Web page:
Soldier to Soldier Hawaii

“Living in Paradise: How Far Does $100,000 Go in Hawaii


“Living in Paradise: How Far Does $100,000 Go in Hawaii After Basic Expenses?”

Hawaii, known worldwide as a tropical paradise, is also notorious for its high cost of living. The appeal of year-round warm weather, picturesque beaches, and a unique blend of cultures comes at a price. This article examines how far a $100,000 income can stretch in Hawaii after basic expenses.

  1. Housing: Housing is often the most significant expense in Hawaii, which consistently ranks among the most expensive states for home prices and rentals in the U.S. As of 2021, the median home price on Oahu was over $800,000, and a two-bedroom rental in Honolulu could easily cost $2,000 per month or more. Given these costs, housing is likely to consume a significant portion of your $100,000 income, especially if you live alone and do not have the benefit of sharing expenses.
  2. Food: Groceries in Hawaii are considerably more expensive than in most mainland states due to the cost of importing many items. Residents can expect to pay up to double the national average for basic food items. A monthly grocery bill for a single person could average around $500 to $600, assuming economical shopping habits.
  3. Utilities: The cost of utilities, including electricity, water, and internet, is also high in Hawaii. As an island state that generates most of its power from imported petroleum, Hawaii’s electricity costs are the highest in the U.S. On average, residents might spend between $200 and $300 per month on utilities.
  4. Transportation: Hawaii’s gas prices are typically among the highest in the nation, and as of 2021, they averaged around $3.50 per gallon. For a person commuting a reasonable distance daily, they might spend about $150 to $200 a month on gas alone. Plus, if you make monthly payments on a car, include auto insurance, and account for maintenance costs, transportation can quickly become another major expense.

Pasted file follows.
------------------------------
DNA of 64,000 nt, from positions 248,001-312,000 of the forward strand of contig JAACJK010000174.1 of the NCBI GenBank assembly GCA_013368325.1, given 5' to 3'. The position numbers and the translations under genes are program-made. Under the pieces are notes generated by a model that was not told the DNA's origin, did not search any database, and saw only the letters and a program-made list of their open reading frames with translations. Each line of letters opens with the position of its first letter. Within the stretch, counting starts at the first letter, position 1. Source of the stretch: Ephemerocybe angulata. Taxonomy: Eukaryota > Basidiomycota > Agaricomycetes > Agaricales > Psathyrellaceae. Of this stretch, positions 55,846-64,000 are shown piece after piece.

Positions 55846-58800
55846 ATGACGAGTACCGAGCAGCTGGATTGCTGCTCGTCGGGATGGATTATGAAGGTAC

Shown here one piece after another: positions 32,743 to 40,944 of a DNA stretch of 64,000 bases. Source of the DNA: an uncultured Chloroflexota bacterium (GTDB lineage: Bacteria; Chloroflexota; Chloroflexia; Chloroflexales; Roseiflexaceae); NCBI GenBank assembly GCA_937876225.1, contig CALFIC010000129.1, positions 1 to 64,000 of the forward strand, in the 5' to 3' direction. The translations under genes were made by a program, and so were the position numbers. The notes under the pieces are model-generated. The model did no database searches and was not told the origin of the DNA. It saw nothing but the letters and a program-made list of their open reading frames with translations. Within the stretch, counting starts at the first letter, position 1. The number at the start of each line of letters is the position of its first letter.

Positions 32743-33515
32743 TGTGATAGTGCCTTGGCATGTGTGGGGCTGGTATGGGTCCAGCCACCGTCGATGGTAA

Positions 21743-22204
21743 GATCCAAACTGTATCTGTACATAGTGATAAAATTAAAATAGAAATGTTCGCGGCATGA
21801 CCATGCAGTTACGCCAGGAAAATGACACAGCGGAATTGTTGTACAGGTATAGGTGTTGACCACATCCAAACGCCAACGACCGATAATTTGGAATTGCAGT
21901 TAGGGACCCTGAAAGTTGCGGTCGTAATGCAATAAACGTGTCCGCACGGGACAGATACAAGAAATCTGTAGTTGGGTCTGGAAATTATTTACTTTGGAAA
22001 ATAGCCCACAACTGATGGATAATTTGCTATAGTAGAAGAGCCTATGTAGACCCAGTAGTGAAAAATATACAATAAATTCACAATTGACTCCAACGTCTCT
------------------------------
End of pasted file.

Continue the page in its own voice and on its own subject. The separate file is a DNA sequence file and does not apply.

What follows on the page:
5. Healthcare: The cost of healthcare in Hawaii is often less than the national average, thanks to the state’s Prepaid Health Care Act. Still, it’s an expense worth considering. It is reported that in 2021, per capita health care spending in Hawaii was around $7,800.

So, where does this leave us with our $100,000? After tax (an effective rate of about 20% for this income level), you would be left with around $80,000. Accounting for high rent ($24,000 annually), food ($7,200), utilities ($3,600), transportation ($6,000), and healthcare ($7,800), we’ve already spent $48,600. This leaves around $31,400 for discretionary spending and savings.

Living in Hawaii on $100,000 a year can be challenging, especially if you don’t have supplemental income sources. After accounting for basic expenses, there is not much left for saving, emergency funds, or discretionary spending. Despite its natural beauty and unique lifestyle, it’s important to understand the economic realities of life in Hawaii before making a commitment to live there.

This article provides estimates based on averages; individual experiences may vary greatly depending on factors like lifestyle, location within Hawaii, household size, and personal consumption habits. Always remember to do a comprehensive budget plan and possibly consult a financial advisor when planning to relocate.

Celester Thomas

Company Blog – Soldier to Soldier Hawaii Realty

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